"Luffield covers 216 acres, two-thirds of which are devoted to pasture and one-third to arable land. The soil is clay and gravel and the subsoil various. Luffield was formerly extra-parochial, and considered partly in Buckinghamshire, where it was accessed under Stowe (whose boundaries do not, however, touch it at any point), and partly in Silverstone in Northamptonshire, where the monastic church formerly stood. In 1831 its area was given as 450 acres, of which 60 lay in Northamptonshire. In 1881 it was still reckoned as extra-parochial, but is now rated as a parish extending into both counties. It is still reputed to be extra-parochial for ecclesiastical purposes. The parish consists of a single farm, of which the house occupied in 1831 by the whole population, a family of ten persons, is situated to the north-east, on the site of the old priory. No traces now remain of the former conventual buildings, and even Willis, who visited Luffield on 11 October 1732, found only a piece of the old tower of the church, from which he deduced the supposed dimensions of the church, 80 ft. in length and 30 ft. in breadth." [© copyright of the editors of The Victoria Histories of the Counties of England]
The following reference sources have been used in the construction of this page, and may be referred to for further detail. Most if not all of these volumes are available in the Reference section of the County Library in Aylesbury.
"The Place-Names of Buckinghamshire", Mawer A. and Stenton F.M., 1925.
"The Victoria History of the Counties of England: Buckinghamshire", Page W. ed., 1905-1928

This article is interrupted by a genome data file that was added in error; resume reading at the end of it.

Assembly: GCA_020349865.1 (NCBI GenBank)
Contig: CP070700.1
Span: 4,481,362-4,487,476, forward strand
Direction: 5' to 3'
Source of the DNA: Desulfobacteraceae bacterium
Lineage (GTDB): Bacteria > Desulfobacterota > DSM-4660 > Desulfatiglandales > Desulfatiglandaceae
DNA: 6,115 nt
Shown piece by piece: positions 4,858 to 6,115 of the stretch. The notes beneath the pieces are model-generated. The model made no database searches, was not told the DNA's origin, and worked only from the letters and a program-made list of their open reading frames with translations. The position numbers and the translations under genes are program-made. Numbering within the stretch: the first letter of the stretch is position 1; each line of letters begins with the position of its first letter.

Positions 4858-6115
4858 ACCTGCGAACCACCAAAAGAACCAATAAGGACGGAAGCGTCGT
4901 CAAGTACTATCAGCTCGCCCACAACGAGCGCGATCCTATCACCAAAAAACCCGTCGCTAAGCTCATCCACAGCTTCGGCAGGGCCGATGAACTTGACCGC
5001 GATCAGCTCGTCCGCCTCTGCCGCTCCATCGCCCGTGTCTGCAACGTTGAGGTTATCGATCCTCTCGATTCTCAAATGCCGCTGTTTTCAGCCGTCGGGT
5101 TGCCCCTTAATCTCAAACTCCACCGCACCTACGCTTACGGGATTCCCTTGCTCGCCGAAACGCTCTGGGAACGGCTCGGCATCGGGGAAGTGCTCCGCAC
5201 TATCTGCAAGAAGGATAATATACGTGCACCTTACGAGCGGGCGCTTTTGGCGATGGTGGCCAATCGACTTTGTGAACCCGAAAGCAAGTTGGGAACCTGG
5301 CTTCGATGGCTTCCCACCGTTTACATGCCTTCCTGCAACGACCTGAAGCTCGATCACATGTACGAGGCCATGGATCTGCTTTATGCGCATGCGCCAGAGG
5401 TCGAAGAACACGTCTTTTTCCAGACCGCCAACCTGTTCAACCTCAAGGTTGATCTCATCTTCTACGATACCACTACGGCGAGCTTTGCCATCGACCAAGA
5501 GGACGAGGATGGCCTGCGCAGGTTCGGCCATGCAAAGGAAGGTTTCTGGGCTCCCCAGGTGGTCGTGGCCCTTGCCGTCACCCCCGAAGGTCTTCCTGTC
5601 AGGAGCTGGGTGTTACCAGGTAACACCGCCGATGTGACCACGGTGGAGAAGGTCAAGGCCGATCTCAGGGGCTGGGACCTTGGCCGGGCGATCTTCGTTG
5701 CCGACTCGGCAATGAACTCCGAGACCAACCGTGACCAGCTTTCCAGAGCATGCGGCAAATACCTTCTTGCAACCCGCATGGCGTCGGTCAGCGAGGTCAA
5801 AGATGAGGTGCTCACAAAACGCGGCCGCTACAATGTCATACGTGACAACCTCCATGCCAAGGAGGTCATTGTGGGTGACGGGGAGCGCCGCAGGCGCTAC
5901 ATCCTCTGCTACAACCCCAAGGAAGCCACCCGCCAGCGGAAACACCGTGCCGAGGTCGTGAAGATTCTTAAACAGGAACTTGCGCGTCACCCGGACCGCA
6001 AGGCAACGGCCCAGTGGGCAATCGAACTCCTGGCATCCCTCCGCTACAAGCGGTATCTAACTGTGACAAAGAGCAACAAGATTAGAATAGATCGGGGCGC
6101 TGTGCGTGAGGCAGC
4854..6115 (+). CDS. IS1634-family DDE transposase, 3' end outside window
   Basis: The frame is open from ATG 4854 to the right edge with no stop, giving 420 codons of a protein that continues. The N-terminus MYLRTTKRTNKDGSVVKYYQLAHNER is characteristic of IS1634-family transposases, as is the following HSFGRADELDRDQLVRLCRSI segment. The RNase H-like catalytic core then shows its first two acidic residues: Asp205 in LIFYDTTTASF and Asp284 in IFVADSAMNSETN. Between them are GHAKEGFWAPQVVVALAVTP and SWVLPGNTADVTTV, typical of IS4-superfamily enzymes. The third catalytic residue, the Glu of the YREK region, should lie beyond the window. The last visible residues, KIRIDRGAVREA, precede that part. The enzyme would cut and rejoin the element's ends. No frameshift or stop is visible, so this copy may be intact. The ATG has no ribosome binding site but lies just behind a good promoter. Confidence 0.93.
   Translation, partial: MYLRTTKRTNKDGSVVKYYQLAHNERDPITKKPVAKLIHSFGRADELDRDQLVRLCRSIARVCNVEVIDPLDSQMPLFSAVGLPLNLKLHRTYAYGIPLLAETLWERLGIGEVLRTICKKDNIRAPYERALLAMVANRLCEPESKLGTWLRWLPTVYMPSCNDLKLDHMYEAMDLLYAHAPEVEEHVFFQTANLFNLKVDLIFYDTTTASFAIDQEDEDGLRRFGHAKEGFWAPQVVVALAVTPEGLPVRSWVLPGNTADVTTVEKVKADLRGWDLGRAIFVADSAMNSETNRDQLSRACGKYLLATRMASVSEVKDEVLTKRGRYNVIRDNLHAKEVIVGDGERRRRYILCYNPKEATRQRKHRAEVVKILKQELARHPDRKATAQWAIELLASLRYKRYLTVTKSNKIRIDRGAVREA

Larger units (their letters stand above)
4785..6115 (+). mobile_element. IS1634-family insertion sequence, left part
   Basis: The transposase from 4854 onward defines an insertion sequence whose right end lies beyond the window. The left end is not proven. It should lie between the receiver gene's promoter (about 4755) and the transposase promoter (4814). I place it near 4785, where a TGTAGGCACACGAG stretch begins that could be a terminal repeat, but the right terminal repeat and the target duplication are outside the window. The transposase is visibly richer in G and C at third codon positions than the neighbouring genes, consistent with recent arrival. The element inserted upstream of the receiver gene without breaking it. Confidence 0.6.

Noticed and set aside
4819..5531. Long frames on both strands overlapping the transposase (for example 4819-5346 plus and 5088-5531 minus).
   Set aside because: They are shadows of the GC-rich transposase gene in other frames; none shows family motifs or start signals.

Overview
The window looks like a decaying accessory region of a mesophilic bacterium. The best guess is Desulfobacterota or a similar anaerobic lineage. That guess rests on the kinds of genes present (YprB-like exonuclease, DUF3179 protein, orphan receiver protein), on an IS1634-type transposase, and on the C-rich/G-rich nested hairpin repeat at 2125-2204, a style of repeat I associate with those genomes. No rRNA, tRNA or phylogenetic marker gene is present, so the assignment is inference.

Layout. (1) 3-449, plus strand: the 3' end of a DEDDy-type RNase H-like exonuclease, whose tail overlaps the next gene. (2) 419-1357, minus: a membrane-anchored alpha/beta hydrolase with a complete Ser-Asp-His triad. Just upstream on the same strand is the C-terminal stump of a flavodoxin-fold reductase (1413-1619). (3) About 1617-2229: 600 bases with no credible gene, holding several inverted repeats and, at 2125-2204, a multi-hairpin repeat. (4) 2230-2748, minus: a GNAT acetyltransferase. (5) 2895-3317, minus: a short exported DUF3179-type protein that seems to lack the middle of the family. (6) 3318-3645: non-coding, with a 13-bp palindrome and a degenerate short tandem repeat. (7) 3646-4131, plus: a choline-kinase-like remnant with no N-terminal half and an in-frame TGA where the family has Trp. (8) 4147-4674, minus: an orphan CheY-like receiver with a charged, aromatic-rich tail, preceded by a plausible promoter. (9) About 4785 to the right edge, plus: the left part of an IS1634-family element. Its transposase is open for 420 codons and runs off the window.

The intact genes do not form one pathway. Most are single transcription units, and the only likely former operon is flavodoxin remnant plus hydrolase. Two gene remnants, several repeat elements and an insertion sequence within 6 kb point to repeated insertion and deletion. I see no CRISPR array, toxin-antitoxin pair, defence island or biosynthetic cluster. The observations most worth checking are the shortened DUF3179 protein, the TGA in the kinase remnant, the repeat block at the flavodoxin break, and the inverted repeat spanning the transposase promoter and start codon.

In the earliest government census of 1801, there were 16 inhabitants in 3 families living in 3 houses recorded in Luffield Abbey.
|Census Year||Population of Luffield Abbey|
* = No names were recorded in census documents from 1801 to 1831.
** = Census documents from 1911 to 2001 are only available in summary form. Names are witheld under the 100 year rule.
Microfilm copies of all census enumerators' notebooks for 1841 to 1891 are held at the Local Studies Libraries at Aylesbury and Milton Keynes, as well as centrally at the PRO. A table of 19th century census headcount by parish is printed in the VCH of Bucks, Vol.2, pp 96-101.
Availability of census transcripts and indexes.
- 1851 - Full transcripts and indexes for Buckinghamshire are available on CD-ROM, hard copy and microfiche from the Buckinghamshire Family History Society.
- 1861 - Available on CD-ROM with advanced search and mapping capabilities etc. from the Buckinghamshire Genealogical Society.
- Available on CD-ROM from the Church of the Latter Day Saints, as part of the National 1881 Census Index.
- Available on CD-ROM for Buckinghamshire, with advanced search and mapping capabilities etc. from Drake Software.
- 1891 - Available on CD-ROM with advanced search and mapping capabilities etc. from the Buckinghamshire Genealogical Society.
- Ask for a calculation of the distance from Luffield Abbey to another place.
You can see the administrative areas in which Luffield Abbey has been placed at times in the past. Select one to see a link to a map of that particular area.
You can see maps centred on OS grid reference SP672418 (Lat/Lon: 52.070591, -1.021385), Luffield Abbey which are provided by:
- Google Maps
- StreetMap (Current Ordnance Survey maps)
- Bing (was Multimap)
- Old Maps Online
- National Library of Scotland (Old Ordnance Survey maps)
- Vision of Britain (Click "Historical units & statistics" for administrative areas.)
- English Jurisdictions in 1851 (Unfortunately the LDS have removed the facility to enable us to specify a starting location, you will need to search yourself on their map.)
- Magic (Geographic information) (Click + on map if it doesn't show)
- GeoHack (Links to on-line maps and location specific services.)